Benzodiazepines are a class of medications that act as a central nervous system depressant.
They have a wide variety of uses including anxiolytic effects, or to relieve anxiety; as anticonvulsants, or to manage seizure disorders; as a hypnotic for insomnia; as an anesthetic; and to treat withdrawal syndromes.
They act by enhancing the main inhibitory neurotransmitter gamma-aminobutyric acid, or GABA, by binding to its receptor.
It’s pretty well-established that your brain’s really important. It controls your feelings, your movements, your sleep, your memory… It controls everything, whether you’re aware of it or not.
The cells that make up our brain are called neurons.
Neurons communicate with each other through neurotransmitters.
When one neuron is stimulated, it’ll release excitatory neurotransmitters like glutamate which bind to receptors on the next neuron. This causes the next neuron to depolarize and release its own excitatory neurotransmitters, propagating the signal throughout the brain.
Now, we also have inhibitory neurons that will shut down this chain of events.
These neurons release the main inhibitory neurotransmitter gamma-aminobutyric acid, or GABA, which binds to GABA receptors on other neurons. These receptors are large, multi unit complexes that form ligand-gated ion channels that open up to let Cl- ions into the cell.
The influx of negatively charged ions causes hyperpolarization, where the cell’s membrane potential becomes more negative, which means it’s much more difficult for it to depolarize and fire off an action potential, meaning it’s less responsive to stimuli.
Alright, now there are cases where neurons in the brain start sending out more excitatory signals than normal.
This can occur due to either too much excitation by the excitatory neurotransmitters, or too little inhibition by the inhibitory neurotransmitters like GABA.
Excessive excitatory signals can cause psychiatric disorders like anxiety, and neurological disorders like seizures and epilepsy.
Okay, so one way we can decrease the excitatory signals is by enhancing the effect of inhibitory neurons through medication like benzodiazepines.
They are composed of a benzene ring that consists of six carbon atoms fused to a diazepine ring that is made up of 5 carbon atoms and two nitrogen atoms.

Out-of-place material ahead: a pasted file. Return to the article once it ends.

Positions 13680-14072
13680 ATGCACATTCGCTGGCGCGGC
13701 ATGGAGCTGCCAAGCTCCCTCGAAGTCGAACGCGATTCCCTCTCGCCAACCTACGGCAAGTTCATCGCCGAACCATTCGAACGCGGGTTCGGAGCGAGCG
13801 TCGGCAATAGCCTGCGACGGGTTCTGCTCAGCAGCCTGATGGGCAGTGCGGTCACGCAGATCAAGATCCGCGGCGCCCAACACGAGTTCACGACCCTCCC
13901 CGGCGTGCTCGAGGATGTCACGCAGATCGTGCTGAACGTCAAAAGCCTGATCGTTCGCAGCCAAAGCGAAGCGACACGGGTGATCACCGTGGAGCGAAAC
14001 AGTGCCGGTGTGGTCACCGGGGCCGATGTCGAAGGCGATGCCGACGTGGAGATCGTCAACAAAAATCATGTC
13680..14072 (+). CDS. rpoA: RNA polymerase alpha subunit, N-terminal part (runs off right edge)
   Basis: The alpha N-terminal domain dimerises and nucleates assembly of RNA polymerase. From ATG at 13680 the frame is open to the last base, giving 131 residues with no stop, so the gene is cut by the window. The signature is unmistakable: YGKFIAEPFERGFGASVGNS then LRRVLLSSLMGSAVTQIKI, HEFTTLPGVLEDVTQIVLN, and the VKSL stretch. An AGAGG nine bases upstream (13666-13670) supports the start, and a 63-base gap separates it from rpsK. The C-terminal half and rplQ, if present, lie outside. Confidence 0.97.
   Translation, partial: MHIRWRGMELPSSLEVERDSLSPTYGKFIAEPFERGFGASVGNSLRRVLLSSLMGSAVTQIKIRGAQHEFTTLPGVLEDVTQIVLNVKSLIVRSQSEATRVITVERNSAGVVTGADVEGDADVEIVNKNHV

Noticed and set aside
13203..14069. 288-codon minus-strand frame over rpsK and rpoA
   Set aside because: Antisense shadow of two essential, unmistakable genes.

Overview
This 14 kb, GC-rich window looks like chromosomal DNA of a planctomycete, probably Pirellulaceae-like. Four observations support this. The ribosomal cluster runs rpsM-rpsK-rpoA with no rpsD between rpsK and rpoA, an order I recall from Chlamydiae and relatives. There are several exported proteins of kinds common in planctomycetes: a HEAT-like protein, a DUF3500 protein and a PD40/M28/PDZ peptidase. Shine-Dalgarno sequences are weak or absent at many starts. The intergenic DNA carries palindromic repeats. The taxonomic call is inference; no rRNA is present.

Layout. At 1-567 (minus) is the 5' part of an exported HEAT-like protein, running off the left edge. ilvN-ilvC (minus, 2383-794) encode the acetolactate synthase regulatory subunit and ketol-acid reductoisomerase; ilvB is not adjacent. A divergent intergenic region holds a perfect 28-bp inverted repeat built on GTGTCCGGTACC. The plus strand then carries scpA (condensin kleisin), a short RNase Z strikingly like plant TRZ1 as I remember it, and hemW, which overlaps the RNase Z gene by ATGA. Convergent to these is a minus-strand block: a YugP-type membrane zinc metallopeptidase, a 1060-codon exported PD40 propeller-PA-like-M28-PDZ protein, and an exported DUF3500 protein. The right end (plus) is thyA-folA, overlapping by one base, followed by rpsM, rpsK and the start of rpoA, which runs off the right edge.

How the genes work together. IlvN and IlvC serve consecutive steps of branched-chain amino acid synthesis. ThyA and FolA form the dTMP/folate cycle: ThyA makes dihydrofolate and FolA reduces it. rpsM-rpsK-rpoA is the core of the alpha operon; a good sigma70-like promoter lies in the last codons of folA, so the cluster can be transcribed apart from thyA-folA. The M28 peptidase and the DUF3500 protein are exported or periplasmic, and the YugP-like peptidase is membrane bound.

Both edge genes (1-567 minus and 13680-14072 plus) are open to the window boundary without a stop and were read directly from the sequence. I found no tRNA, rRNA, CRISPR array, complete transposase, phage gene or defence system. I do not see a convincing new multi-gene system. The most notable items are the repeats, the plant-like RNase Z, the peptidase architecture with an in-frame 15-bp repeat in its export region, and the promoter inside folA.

They can be roughly divided into the long acting benzos like diazepam and chlordiazepoxide and short acting benzos, like midazolam, alprazolam, lorazepam, oxazepam, and temazepam. These medications target the GABAA receptors, but they bind at a seperate site than GABA.
When both benzodiazepine and GABA bind to their separate sites on the receptor, the Cl- ion channel opens more frequently and increases the intracellular chloride level.
Now, a similar group of medications called barbiturates also function by binding to GABAA receptors.
The important distinction is barbiturates cause the channels to open longer and unlike benzodiazepines, they can cause the channels to open even in the absence of GABA.
Alright, so benzodiazepines are indicated when the neurons get “super excited” and we want to calm them down like in anxiety disorders, or during a panic attack.
Benzodiazepines are also very effective anticonvulsants and are considered the treatment of choice for status epilepticus, which is when a person has over 5 minutes of ongoing seizures or multiple seizures without returning to normal in between.
Certain benzodiazepines are also used for anesthesia since we basically want to depress the function of the patient’s nervous system. For the same reason, they are an effective treatment for insomnia, but they decrease REM sleep.
Since alcohol and barbiturates also work by targeting GABAA receptors, benzodiazepines can be used to manage their withdrawal symptoms by decreasing their severity.
Finally, they are sometimes used as muscle relaxants to treat spasms, like those caused by cerebral palsy.
Moving on to side effects! Benzodiazepines can have some adverse effects even when used at therapeutic levels. And when it’s combined with alcohol or other medications that depress the nervous system, like barbiturates and antihistamines, the nervous system depression can get even more severe.
That said, benzodiazepines have relatively fewer and less severe side effects when compared to barbiturates. These include drowsiness, and decreased concentration, problem solving abilities, and reaction time. Due to this, they should not be taken before driving.